Carson Strong, QB, Nevada

When you watch his tape, his arm pops off the screen. He can sling it. He also is good at recognizing and getting the ball to the right guys. So what's the problem? He has a bad knee, one that limits his mobility. With teams looking for mobile quarterbacks, that really sets him back. It seemed to get into his head some. But for a team in need, a third-round pick could end up paying big dividends if the knee holds up.

Sam Williams, DE, Mississippi

He had a 12.5 sack season in 2021, showing off impressive edge ability. He is a little raw when it comes to the tricks of the trade, but he will get better with good coaching. The athletic ability to be an effective edge player is there. There have been some character concerns in the past, which will drop him down, but if that checks out he's worth taking. Teams are starved for edge players, which could drive up his draft stock — even with character concerns. 

Thayer Munford, G-T, Ohio State

He played left tackle for most of his career, but moved inside to left guard last season. He is a powerful player who is good in the run game, but sometimes can struggle with his pass protection. Even so, the talent and want-to is evident on the tape. With a little refinement, he will be a long-term starter at guard on the next level and he's worth an early Day 3 pick.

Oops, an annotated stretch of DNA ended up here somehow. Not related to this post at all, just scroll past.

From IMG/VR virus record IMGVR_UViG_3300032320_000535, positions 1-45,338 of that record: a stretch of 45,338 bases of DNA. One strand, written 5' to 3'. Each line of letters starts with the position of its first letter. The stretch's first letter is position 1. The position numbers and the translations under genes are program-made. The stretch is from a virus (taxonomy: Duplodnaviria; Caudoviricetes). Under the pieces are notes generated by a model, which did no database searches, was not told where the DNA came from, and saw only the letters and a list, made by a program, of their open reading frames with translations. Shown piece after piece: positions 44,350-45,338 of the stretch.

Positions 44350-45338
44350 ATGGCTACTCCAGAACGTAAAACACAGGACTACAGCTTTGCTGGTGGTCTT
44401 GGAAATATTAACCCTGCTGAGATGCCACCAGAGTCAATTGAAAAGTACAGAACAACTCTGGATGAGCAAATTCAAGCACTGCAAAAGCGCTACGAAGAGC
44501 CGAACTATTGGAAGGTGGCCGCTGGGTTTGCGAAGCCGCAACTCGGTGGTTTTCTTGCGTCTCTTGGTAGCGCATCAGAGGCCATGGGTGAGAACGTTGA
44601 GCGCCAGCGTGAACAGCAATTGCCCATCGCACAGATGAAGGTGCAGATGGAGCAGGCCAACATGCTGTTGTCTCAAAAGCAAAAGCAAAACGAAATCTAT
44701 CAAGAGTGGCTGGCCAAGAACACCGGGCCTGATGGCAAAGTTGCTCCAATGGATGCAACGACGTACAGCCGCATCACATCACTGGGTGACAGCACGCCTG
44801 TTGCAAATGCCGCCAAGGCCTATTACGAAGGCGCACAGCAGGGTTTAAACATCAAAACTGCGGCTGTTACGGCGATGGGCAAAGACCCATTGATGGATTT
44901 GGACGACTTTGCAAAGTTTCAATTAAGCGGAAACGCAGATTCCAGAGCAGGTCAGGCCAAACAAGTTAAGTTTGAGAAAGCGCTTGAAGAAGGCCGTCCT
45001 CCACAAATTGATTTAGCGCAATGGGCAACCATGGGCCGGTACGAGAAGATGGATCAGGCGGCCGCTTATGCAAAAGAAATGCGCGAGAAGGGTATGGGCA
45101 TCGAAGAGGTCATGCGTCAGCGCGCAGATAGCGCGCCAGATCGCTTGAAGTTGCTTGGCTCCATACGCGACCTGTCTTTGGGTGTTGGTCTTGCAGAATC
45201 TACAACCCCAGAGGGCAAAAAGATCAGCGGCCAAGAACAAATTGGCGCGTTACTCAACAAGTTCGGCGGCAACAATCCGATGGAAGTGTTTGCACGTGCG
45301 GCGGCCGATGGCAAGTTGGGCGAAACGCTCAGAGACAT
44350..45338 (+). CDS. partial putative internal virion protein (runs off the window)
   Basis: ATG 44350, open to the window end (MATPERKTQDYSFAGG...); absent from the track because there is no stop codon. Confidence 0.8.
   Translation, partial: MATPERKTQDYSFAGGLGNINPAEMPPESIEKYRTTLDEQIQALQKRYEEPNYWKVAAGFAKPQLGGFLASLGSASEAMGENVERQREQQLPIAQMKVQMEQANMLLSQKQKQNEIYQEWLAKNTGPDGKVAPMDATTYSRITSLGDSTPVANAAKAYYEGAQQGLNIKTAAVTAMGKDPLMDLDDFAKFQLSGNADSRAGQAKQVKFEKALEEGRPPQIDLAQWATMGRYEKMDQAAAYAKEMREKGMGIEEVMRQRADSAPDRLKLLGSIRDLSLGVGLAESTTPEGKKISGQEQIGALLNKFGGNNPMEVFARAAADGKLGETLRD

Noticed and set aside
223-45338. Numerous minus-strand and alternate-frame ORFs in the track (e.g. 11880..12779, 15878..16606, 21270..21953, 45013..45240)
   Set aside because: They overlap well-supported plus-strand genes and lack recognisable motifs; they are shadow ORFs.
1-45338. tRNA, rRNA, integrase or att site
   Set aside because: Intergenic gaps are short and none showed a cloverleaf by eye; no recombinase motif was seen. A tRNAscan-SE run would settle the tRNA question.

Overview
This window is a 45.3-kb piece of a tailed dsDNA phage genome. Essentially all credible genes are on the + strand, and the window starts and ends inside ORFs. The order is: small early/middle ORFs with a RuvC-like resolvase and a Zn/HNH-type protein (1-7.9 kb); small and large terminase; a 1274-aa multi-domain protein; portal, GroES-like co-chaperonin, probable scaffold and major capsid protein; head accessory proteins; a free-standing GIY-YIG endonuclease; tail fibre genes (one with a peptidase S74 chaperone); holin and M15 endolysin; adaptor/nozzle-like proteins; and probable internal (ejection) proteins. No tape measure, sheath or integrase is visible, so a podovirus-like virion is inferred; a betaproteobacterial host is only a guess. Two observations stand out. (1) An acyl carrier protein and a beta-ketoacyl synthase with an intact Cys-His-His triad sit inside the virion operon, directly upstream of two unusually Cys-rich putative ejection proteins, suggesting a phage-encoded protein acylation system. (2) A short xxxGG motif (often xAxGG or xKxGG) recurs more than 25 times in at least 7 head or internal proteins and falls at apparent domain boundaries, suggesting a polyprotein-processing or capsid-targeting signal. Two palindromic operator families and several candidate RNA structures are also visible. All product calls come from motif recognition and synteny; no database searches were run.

Smoke Monday, S, Auburn

He is a tall, leaner safety who is more than willing to throw his body around. There are a lot of plays on tape where he can chase down a run play from the deep middle to the sideline. That shows awareness and speed. He is a willing tackler, even if he needs to get bigger. He is also a solid coverage player who can turn and run when need be, even if he is sometimes too aggressive. He is fluid and had some big picks for the Tigers. A team that takes him in the fourth round will be getting a starter down the road. 

Lecitus Smith, G, Virginia Tech

I love former tight ends who move to the offensive line. It says a lot about their athletic ability, and Smith is no different. He was a high-school tight end who moved to the offensive line and became a quality starting guard for the Hokies. He isn't tall at 6-3, but he makes up for it with his power and tenacity. He reminds me of Brian Waters, who played guard for a long time at a high level in the NFL. 

Neil Farrell Jr., DT, LSU

He is a power player at 6-4, 335 pounds, but he showed against Alabama last season that he can move a bit too. He beat his block and chased down Bryce Young for a sack, showing off his athletic ability. For a team looking for a good inside player, one who might have some of his best football ahead of him, Farrell is certainly worth a pick in the fourth round.

Marcus Jones, CB, Houston